Punch, Or The London Charivari, Volume 101, July 11, 1891 eBook

This eBook from the Gutenberg Project consists of approximately 43 pages of information about Punch, Or The London Charivari, Volume 101, July 11, 1891.

Title:  Punch, Or The London Charivari, Vol. 101, July 11, 1891

Author:  Various

Release Date:  August 24, 2004 [EBook #13270]

Language:  English

Character set encoding:  ASCII

*** Start of this project gutenberg EBOOK Punch ***

Produced by Malcolm Farmer, William Flis, and the Online Distributed
Proofreading Team.

PUNCH,

Or the London charivari.

Vol. 101.

July 11, 1891.

VOCES POPULI.

More POT-POURRI from the Park.

Scene—­The Park, near Cumberland Gate, on almost any fine afternoon.  Behind the rails separating the turf from the paths, Orators, Preachers, and Reciters are holding forth, for the delectation of small groups, who are mostly engaged in discussing some totally different subject.  A set debate, with a time-limit, and a purely ornamental Chairman, is in progress between a Parnellite and an Anti-Parnellite.  The reader will kindly imagine himself to be passing slowly along the line.

A Youthful Socialist (haranguing the usual crowd of well-to-do loungers, and working himself up to the requisite white-heat of factitious fury).  And what are these Capitalists?  I’ll tell yer.  Jest a lot o’ greedy gobblers and profit-mongering sharks, as eat up the smaller fry.  And what are you?  Why, you’re the small fish as eat mud—­and let yourselves be gobbled! (The crowd accept this definition of themselves with perfect gaiety and good-humour.) Some will tell yer that these lazy, idle loafers, work as hard as what we do ourselves. (Derisive laughter at this ridiculous idea.) Mind yer, I’m not saying they don’t. Honly, the ’arder they work, the worse it is for us; because the more they work the more they rob!  That’s what they send their sons to Oxford and to Cambridge—­as was built and endowed for the benefit of us, the labourin’ classes—­for.  They send ’em there to learn ’ow to rob!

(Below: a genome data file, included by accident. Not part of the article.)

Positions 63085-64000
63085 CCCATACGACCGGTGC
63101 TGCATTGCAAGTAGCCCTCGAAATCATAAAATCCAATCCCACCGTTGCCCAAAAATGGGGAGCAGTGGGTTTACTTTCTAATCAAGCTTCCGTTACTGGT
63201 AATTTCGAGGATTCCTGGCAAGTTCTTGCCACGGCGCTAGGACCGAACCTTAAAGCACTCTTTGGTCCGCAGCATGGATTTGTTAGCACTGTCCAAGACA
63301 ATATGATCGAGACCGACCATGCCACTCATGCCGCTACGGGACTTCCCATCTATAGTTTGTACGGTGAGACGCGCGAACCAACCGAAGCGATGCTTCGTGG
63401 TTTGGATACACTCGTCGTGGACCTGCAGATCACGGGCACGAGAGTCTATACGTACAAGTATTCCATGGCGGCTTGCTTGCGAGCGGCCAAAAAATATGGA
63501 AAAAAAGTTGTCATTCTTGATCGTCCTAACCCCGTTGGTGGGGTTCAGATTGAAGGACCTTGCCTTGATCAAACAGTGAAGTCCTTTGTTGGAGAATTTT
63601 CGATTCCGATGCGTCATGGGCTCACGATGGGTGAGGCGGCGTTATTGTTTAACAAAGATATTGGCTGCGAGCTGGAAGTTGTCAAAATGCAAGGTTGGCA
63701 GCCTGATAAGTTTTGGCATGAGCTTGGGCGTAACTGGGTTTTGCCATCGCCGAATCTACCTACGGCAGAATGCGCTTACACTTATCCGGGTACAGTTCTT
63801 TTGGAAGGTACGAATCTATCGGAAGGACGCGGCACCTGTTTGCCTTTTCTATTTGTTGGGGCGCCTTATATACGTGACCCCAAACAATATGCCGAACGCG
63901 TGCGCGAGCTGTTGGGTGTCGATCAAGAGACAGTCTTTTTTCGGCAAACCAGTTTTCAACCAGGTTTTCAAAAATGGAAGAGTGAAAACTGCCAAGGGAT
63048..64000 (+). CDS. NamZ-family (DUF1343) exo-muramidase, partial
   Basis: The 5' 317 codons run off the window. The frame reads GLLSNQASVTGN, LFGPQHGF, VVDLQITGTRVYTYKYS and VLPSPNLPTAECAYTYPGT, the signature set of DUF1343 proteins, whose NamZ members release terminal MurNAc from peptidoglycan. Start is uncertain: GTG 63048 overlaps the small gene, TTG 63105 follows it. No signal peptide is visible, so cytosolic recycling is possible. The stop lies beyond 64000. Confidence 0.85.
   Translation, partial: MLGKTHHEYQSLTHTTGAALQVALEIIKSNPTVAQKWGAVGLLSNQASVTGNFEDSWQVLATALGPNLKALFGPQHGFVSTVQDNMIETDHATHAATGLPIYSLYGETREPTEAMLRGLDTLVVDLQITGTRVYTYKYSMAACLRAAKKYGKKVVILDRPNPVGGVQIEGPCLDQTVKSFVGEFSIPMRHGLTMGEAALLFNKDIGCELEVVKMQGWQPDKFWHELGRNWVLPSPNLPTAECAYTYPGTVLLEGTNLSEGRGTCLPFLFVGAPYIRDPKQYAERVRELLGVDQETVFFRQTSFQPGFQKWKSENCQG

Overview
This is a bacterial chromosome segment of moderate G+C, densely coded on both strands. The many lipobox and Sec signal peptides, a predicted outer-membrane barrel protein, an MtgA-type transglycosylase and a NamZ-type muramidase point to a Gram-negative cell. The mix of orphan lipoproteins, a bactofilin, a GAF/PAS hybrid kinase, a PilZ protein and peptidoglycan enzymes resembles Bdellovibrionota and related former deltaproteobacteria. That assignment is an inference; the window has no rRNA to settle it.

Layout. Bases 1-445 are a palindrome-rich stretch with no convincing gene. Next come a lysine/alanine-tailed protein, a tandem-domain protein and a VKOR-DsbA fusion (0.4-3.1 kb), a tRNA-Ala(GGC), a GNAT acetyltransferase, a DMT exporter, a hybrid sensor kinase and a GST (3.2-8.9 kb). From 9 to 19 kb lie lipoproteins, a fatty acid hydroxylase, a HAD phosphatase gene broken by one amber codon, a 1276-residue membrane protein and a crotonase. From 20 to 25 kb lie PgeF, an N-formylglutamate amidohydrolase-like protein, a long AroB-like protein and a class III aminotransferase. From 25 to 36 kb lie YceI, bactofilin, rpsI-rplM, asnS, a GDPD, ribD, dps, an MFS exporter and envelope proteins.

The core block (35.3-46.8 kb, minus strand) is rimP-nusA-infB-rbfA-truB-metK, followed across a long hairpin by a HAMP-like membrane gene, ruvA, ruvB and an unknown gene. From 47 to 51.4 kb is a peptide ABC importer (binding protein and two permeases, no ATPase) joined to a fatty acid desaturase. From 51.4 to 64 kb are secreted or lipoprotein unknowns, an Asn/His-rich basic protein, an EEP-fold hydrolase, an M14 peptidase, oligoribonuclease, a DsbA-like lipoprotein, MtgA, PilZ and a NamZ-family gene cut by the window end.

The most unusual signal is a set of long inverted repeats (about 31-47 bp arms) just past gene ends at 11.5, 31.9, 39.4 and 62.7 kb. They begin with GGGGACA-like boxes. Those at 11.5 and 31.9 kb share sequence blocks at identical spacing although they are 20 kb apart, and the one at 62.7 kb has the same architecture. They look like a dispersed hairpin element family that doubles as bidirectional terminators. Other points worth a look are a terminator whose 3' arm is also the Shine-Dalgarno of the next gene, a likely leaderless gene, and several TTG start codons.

[Here a discussion breaks out between a Sceptic and a
    Spiritualist, who, with half-a-dozen interested auditors,
    have been putting their heads together in a corner.

The Sceptic.  No,—­but keep to the point,—­you’re shufflin’ the question.  I want to argue this out on logical grounds.  I know as well as you do that, if only I ’ave ’armony and a round table in my family, I can make that table dance the poker—­but what I’m puttin’ to you is (triumphantly), ’ow does that prove to me as I’m in communication with the Bogie Man?  That’s what you’ve got to answer.

[Illustration:  “Yer may sometimes hentertain a angel unawares!”]

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Punch, Or The London Charivari, Volume 101, July 11, 1891 from Project Gutenberg. Public domain.
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